A Pandemic Toolkit describes 22 actions that local governments can take to safely jumpstart their economies.
Hospital-oriented development, with parallels to transit-oriented development, should be the next big thing.
Memphis, Tennessee, shows the benefits of having community investment and social infrastructure, supported by philanthropy and institutions, in place during a pandemic.
The pandemic may have long-lasting design impacts, but we still need sociable and walkable places.
Sprawl may surge for a time if we ignore the fundamental needs of human habitat.
Underutilzed streets with little traffic are being transformed with temporary pedestrian and bicycle thoroughfares, shared streets, bikeways, expanded sidewalks, and outdoor eating to give citizens more room in a time of social distancing.
Cases are down in the face of a big increase in testing. Mortality is also declining. These trends hold in the states that reopened early—as well as in the nation as a whole.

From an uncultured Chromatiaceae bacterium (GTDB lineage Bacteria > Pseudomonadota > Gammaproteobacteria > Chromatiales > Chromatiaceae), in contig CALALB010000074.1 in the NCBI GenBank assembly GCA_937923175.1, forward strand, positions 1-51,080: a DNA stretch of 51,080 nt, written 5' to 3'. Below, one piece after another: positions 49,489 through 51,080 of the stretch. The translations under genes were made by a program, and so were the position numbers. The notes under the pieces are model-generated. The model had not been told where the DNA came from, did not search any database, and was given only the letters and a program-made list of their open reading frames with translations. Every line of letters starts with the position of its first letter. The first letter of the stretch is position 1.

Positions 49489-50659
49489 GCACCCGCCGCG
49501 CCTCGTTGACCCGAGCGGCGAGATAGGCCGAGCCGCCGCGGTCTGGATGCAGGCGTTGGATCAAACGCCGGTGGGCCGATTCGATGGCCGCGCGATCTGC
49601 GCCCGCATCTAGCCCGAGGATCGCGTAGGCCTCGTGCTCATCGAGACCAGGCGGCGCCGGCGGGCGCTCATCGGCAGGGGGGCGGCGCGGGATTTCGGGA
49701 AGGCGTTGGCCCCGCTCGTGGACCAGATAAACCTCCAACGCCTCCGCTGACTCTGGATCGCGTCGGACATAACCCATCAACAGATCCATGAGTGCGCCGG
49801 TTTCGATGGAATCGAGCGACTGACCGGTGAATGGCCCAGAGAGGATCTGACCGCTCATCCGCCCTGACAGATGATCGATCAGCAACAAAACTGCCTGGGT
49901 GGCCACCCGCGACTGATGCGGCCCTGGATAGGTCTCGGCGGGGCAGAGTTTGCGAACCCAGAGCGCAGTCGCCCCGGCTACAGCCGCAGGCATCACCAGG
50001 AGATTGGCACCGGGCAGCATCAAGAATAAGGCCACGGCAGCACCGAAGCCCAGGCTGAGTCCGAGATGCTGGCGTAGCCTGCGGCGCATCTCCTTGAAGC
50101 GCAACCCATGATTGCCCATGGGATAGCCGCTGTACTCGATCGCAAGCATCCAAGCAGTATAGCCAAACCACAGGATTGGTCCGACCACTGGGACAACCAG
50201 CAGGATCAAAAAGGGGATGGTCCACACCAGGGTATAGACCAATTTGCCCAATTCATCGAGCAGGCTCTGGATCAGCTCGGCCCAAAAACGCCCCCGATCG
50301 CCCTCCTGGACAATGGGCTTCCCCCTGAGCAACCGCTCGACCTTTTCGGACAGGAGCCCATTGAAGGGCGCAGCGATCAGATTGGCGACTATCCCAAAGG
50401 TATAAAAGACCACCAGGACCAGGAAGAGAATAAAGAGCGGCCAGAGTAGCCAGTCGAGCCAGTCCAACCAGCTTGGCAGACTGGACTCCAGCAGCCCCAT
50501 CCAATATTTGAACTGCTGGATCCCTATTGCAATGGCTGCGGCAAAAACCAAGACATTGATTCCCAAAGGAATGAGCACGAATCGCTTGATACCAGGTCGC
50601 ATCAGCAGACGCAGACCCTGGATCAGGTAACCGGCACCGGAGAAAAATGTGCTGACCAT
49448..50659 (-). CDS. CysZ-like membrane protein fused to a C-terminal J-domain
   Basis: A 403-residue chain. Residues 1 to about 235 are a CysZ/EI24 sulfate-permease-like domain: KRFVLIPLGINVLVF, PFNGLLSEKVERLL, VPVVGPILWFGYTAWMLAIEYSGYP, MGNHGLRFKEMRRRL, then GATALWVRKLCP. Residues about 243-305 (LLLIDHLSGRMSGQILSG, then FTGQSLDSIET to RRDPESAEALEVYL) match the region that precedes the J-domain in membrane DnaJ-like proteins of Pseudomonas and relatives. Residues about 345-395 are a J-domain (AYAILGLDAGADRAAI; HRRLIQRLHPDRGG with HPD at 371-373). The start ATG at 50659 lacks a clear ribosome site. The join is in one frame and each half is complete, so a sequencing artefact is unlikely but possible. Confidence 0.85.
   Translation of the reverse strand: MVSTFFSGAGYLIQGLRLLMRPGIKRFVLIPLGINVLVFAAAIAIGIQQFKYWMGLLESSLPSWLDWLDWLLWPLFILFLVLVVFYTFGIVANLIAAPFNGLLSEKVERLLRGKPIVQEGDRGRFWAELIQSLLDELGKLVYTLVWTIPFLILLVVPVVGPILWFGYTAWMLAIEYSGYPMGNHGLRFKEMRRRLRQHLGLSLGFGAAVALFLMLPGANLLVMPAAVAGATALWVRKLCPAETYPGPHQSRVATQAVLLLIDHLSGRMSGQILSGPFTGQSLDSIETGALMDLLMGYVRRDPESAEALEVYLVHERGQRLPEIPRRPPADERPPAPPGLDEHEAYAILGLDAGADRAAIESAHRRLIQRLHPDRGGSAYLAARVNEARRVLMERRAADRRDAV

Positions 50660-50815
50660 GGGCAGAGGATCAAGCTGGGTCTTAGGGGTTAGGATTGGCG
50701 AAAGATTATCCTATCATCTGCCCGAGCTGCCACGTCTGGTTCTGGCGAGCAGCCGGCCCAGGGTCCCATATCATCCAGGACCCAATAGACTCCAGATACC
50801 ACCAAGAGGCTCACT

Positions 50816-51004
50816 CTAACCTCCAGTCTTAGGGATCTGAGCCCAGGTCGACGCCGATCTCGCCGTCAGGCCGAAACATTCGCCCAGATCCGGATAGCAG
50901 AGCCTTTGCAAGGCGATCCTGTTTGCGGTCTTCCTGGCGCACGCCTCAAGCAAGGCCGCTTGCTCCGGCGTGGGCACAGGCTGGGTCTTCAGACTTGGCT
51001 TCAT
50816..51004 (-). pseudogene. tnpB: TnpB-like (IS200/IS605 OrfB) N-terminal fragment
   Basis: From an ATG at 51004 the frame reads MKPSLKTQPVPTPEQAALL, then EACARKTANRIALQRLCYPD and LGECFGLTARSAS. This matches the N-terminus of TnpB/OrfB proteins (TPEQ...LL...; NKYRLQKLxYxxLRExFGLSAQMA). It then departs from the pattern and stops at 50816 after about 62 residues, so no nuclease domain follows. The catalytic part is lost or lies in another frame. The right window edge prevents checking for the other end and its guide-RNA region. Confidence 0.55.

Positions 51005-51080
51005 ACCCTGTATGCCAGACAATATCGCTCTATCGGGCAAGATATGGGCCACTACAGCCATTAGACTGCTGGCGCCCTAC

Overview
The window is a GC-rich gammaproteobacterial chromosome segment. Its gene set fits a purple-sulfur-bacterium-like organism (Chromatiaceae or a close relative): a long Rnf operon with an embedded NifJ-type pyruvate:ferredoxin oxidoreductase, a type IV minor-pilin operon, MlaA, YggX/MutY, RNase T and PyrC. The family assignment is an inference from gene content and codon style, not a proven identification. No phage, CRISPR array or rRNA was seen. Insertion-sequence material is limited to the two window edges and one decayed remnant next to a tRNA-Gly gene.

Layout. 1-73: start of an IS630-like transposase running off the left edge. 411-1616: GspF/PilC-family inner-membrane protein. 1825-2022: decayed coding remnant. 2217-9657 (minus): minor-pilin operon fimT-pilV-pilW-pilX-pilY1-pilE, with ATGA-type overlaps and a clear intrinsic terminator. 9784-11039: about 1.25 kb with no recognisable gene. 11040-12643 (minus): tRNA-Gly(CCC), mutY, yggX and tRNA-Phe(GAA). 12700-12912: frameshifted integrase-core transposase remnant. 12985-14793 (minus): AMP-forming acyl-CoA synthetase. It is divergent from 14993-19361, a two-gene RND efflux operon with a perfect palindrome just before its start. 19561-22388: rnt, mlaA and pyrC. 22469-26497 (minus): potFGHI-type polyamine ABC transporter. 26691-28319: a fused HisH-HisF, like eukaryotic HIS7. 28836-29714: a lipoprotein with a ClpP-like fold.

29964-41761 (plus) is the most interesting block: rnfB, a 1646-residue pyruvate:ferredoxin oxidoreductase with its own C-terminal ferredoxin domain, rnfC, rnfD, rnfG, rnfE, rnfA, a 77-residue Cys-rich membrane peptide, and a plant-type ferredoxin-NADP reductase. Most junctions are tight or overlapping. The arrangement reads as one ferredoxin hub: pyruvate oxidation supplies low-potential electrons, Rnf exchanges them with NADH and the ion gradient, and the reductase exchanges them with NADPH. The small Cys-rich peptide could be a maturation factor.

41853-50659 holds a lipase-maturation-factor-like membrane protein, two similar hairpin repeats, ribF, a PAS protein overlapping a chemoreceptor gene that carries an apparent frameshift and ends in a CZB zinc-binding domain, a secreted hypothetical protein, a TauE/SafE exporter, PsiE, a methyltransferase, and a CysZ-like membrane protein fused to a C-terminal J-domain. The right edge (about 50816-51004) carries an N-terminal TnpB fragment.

In the fifth State of Coronavirus in America report, the most encouraging trends are a dramatic rise in testing and declining mortality. But as cases rise in many states, the nation is far from out of the woods.
An analysis indicates that cases of COVID-19 are more related to what metro area you live in, rather than whether you live in the central city or a suburb. Transit also doesn’t correlate as a significant factor.
Here's how we can help our clients and communities transition to planning in the post-pandemic world.
At least half of the US population lives in states that are currently reopening, or making near-term plans to reopen, their economies in phases. The risks vary, because different states have higher or lower levels of confirmed cases and mortalities.
In this third State of Coronavirus in America report, Public Square examines the widely divergent health impacts across the US to look at how soon individual states may reopen their economies according to the new federal guidelines.